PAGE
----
Cybersecurity expert Josh Mayfield from FireMon commented this morning on news of a credit breach in India, in which 48,000 individuals’ personal and sensitive data was exposed to hackers. Personal and financial data of thousands of Indian citizens was found to have been freely exposed on the Web by credit services firm Creditseva, according to security researchers who first spotted the data breach. Around 48,000 Indian citizens’ critically sensitive data, including drivers’ license, home addresses, credit reports, as well as pictures were left exposed by the Hyderabad-based fintech startup, in an insecure Amazon Web Service server. The breach comes on the heels of Jio’s massive data breach that saw nearly 1 million users’ data leaked, now considered to be one of the largest data breaches in India’s history. Josh Mayfied, platform specialist at FireMon commented below.

Josh Mayfied, Platform Specialist at FireMon:

“What happened to Crediseva is yet another instance of an unforeseen, unknown threat leading to a catastrophic breach.  Not only is Creditseva’s reputation (and corporate viability) at stake, but 48,000 regular people will be anxiously monitoring their personal information against identity fraud – for years to come.  Thieves will often auction illegally obtained personal information on the Dark Web.  And buyers could do anything with this information, including a hold strategy to use when the timing is most advantageous.

What can companies do?  First, let’s see how the breach was first discovered.  Krometech, who specializes in hunting for threats, was the first to notify Creditseva of the breach.  Krometech was “hunting” — threat hunting is the iterative process of searching through network and security data to discover threats that evade traditional defenses.  Now, Krometech’s hunt was more akin to discovering there is a moon in the night sky, but the principle is universal: Threat hunting is the surest way to find threats in an ever-evolving world.  But to begin threat hunting, organisations must adopt a new paradigm: the assumption of compromise.

It does not require super-elite cybersecurity specialist, only an open mind and frictionless access to data for discovering threats.

Second, let us look at ways to secure cloud infrastructure.  Often, cloud environments come with security settings that are elementary and easily changed (e.g. pubic/private).

In the case of Creditseva’s AWS S3 (Simple Storage Service), settings allowed public access, leaving it open to anyone accessing Creditseva’s customer data.  To get a sense of how open this “public” setting is…anyone can, almost, effortlessly go to Creditseva’s AWS S3 bucket from a personal browser – like hitting your favorite news site or cooking blog.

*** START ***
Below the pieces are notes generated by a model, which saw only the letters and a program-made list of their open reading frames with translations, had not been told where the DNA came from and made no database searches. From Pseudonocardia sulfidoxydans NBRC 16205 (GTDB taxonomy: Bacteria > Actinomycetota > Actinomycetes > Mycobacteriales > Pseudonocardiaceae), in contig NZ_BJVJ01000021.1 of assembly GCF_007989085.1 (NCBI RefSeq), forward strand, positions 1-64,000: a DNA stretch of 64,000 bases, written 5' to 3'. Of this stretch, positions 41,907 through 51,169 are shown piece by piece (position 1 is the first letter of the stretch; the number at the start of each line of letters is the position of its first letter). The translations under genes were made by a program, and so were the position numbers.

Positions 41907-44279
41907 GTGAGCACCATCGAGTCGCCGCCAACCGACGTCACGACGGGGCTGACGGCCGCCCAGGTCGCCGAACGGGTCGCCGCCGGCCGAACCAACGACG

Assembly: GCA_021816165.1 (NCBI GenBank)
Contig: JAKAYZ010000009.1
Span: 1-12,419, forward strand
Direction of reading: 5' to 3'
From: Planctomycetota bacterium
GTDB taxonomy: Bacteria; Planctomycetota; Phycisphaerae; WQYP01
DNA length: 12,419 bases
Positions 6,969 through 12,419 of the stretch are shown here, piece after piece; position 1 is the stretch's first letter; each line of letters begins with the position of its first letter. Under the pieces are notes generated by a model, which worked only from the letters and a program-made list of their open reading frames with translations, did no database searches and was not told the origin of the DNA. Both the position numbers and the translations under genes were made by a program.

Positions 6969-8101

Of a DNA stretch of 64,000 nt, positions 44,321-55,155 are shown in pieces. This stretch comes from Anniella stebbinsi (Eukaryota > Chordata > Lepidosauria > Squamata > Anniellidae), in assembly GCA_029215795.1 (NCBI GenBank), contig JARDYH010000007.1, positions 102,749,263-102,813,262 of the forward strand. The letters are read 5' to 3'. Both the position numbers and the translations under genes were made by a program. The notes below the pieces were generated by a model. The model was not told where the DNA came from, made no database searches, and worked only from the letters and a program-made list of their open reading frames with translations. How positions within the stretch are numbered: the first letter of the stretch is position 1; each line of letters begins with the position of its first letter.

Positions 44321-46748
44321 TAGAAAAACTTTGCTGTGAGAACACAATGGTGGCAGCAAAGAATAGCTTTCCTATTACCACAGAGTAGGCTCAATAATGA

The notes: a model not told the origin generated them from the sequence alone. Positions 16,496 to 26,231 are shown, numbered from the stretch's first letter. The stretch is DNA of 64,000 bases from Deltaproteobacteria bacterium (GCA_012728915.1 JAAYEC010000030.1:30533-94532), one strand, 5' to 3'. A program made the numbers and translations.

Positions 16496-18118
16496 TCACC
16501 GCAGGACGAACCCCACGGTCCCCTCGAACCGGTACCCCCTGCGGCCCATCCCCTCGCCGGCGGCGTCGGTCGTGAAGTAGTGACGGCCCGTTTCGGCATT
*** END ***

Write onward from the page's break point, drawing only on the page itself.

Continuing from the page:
Organizations can offset these risks by implementing a Cloud Infrastructure Security Broker (CISB) thereby giving themselves a governance layer and policy mechanism for operating their cloud assets.

When cloud infrastructure is deployed, it is often to satisfy a pressing concern (e.g application development, on-demand storage, etc).  Having a CISB gives organizations security policy that will govern current and future cloud systems, without needing to manipulate each new instance.  This gives companies security that conforms to policy, regulations, and governance with the agility necessary to satisfy the business demand.

Why are banks being targeted? Willie Sutton, infamous U.S. bank robber was once asked, “Why do you rob banks?”  His response: “Because that’s where the money is.”  Though this may seem banal and obvious, it gets right to the point.  Banks not only have trillions in standard currency, but oceans of personal information.  Financial markets are like oxygen.  Their adequate provision is required for the whole system to work.  This leads billions of people and millions of companies use financial services (banks) – that’s a stupefying amount of personal information.

If you are a cybercriminal, you dramatically increase your return on investment when you target organisations with the deepest cistern of personal data.  The attack may be unsuccessful, but the payoff is so alluring that attackers will continue to put financial services at the top of any list.”

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